Land managers needed a tool to accurately and efficiently estimated the biomass of hand-piled fuels as pile burning becomes a more widespread and common method for treating high fire hazard areas with heavy surface fuels. We measured and weighed hand-constructed piles and sampled different vegetation types and pile sizes to develop equations for estimating hand-pile biomass.
Dimensions, volume, and biomass were measured for 121 hand-constructed piles composed primarily of coniferous (n=61) and shrub/hardwood (n=60) material at sites in Washington and California. Equations using pile dimensions, shape, and type allow users to accurately estimate the biomass of hand piles.
Land managers and air quality regulators needed a tool to accurately and efficiently estimate the biomass of hand-piled fuels as pile burning becomes a more widespread and common method for treating high fire hazard areas with heavy surface fuels. Our objective was to quantify the relationships between pile composition, pile size (dimensions and volume), and pile biomass by measuring and weighing hand-constructed piles.
Different vegetation types (i.e., conifer, shrub, and hardwood), shapes, and pile sizes were sampled to develop equations for estimating the volume and biomass of hand piles. The field portion of this study was concentrated in forest and woodland types in the Western United States. Stands with hand piles were selected in Washington and California with the assistance of local and regional fire and fuels managers. Our intention in selecting study sites and pile types was that the results of this study would have utility throughout the West where surface fuels are being treated with the use of hand piling and burning.
Within stands, piles were selected using a random walk procedure. The nearest pile that was 10 m at a random azimuth from a pre-selected starting point was chosen, with each successive pile located 10 m at a random azimuth from the last measured pile. Once located, pile volume was measured using two methods: geometric volume and surface shape volume. For estimates of geometric pile volume, dimensions required to compute the volume of one of seven specific geometric shapes were measured, and the appropriate volume formula was employed.
For estimates of surface shape volume, we mapped the contours of the pile surface using an angle gauge and level system. A series of level lines were projected from the center to the edge of the pile in 30° increments and measurements of the vertical offset (nearest 3 cm) from the level line were taken at 15 cm intervals in the horizontal from the pile center. This method allowed us to compute a three-dimensional coordinate for systematically located points on the surface of the pile, from which volume was estimated using a triangular irregular network (TIN). For the purposes of this study, we considered the TIN-derived shapes and volumes to be the best representation of the true volume of the pile.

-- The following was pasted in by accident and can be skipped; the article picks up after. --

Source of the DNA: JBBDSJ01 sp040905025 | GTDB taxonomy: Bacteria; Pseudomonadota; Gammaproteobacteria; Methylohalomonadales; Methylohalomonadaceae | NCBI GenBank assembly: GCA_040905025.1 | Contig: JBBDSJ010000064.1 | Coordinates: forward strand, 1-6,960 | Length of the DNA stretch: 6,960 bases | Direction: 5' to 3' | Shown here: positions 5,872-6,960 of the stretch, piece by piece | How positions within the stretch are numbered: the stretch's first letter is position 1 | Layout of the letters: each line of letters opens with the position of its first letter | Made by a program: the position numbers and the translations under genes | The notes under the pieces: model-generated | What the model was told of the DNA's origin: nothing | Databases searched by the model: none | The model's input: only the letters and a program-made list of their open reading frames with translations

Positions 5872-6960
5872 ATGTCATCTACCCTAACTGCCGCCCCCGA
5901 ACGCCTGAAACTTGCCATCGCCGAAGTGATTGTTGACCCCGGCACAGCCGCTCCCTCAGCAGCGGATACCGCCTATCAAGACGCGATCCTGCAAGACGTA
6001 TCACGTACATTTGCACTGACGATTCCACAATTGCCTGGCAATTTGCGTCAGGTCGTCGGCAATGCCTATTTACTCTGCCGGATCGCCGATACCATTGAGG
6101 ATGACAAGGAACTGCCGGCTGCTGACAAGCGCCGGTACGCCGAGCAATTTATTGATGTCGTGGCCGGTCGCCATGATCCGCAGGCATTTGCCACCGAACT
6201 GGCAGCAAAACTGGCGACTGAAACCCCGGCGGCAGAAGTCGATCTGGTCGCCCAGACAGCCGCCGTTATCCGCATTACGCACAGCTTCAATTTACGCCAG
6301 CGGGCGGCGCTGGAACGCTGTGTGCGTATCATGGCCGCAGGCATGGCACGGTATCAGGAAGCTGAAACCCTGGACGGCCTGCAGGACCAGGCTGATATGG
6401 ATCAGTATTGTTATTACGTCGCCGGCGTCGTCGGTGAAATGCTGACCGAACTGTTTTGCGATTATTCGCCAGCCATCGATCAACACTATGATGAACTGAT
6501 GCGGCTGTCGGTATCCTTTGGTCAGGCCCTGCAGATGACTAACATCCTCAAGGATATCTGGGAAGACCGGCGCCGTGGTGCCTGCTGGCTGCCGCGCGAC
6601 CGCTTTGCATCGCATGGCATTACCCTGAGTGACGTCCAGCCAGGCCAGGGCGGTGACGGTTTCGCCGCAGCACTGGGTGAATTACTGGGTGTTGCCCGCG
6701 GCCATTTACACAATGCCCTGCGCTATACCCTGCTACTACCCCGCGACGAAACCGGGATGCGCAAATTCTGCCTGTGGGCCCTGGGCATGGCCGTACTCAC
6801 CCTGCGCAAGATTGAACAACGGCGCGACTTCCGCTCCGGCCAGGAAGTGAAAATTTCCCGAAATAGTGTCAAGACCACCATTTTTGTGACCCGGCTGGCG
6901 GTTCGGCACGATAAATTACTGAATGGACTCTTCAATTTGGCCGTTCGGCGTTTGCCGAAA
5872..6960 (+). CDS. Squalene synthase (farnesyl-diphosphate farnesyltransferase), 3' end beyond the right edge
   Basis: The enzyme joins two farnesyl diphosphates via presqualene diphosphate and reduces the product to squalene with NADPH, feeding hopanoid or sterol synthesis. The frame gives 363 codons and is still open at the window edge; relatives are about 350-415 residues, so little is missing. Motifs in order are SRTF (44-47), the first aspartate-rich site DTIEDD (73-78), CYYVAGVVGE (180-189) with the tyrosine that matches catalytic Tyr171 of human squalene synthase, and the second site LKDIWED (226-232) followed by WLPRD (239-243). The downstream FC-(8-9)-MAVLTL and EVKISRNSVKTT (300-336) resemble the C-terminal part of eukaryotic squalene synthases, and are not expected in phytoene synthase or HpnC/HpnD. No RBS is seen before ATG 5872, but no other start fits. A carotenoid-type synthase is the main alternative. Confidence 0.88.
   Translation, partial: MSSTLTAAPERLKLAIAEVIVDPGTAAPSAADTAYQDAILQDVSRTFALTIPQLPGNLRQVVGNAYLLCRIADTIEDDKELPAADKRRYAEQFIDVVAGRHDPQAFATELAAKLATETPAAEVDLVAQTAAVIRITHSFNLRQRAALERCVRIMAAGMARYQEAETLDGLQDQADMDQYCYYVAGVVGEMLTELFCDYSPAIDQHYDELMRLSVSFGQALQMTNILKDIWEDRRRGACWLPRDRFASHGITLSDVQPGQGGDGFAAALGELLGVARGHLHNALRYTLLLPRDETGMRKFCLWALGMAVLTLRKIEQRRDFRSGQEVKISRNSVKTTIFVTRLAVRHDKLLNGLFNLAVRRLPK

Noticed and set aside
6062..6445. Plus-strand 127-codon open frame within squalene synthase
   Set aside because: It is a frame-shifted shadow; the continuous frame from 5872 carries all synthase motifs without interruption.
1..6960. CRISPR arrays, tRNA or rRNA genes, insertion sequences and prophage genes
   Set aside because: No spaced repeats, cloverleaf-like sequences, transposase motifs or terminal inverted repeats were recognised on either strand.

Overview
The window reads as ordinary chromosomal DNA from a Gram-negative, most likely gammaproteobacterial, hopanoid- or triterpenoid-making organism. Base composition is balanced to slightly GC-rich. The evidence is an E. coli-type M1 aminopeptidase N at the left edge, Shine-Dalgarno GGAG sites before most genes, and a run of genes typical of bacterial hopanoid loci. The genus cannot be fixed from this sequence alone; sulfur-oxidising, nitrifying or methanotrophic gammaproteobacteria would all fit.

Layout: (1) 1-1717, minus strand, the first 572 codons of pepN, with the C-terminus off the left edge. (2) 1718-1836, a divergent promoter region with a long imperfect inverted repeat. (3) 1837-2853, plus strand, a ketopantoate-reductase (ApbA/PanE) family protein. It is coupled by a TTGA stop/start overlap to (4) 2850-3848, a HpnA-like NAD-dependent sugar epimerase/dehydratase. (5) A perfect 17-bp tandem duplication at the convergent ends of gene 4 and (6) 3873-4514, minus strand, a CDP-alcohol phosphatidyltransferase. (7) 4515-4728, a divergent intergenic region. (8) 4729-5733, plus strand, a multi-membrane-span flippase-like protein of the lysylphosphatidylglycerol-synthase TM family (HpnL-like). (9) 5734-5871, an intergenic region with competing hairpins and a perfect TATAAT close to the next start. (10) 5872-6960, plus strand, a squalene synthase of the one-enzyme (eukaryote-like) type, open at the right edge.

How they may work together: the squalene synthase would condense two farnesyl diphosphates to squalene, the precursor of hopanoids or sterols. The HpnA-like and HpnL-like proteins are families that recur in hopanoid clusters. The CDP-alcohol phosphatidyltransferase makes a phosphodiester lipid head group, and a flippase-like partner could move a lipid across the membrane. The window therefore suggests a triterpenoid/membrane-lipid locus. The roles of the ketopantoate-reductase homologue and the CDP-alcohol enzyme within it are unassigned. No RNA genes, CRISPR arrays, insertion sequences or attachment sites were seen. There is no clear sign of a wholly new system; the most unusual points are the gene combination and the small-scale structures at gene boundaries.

Following dimension and surface measurements, piles were deconstructed and sorted into species and size class groups (<2.5, 2.5-7.6, and >7.6 cm diameter). Species and size class groups of separated piles were weighed in the field with a precision hanging scale (nearest 10 g). Moisture content subsamples were collected for each category for each pile to convert field-measured weight to oven-dry weight.
Volume, biomass, and composition data were synthesized and used to calculate physical properties, including packing ratio (the ratio of solid material volume to total pile volume) and bulk density (the ratio of pile biomass to total pile volume). Ordinary least squares regression was used to develop equations to (1) estimate true volume from dimension measurements and shape assignments (i.e., from geometric volume) and (2) estimate biomass from true volume for different pile types (i.e., conifer, shrub/hardwood, etc.).
T-tests were used to test for differences in regression slopes between pile types. These regression equations are being encoded in a web-based calculator that will allow users to accurately estimate volume and biomass of hand-constructed piles for use in determining potential emissions impacts from burning of these piled fuels.
Piles composed primarily of coniferous material tended to have higher bulk density, in large part owing to the greater percentage of large (>7.6 cm diameter) woody particles in the pile. While there were differences in overall size, of the shrub and hardwood piles we measured there was little difference in the bulk density and the size distribution of the fuel particles. On average pile volume determined using pile dimensions and geometric formulas (geometric volume) overestimated true pile volume.
Summary data for sampled hand-constructed piles appear in table 3
Biomass and volume estimation equations were being programmed into a web-based calculator to allow users to estimate either value from pile dimensions.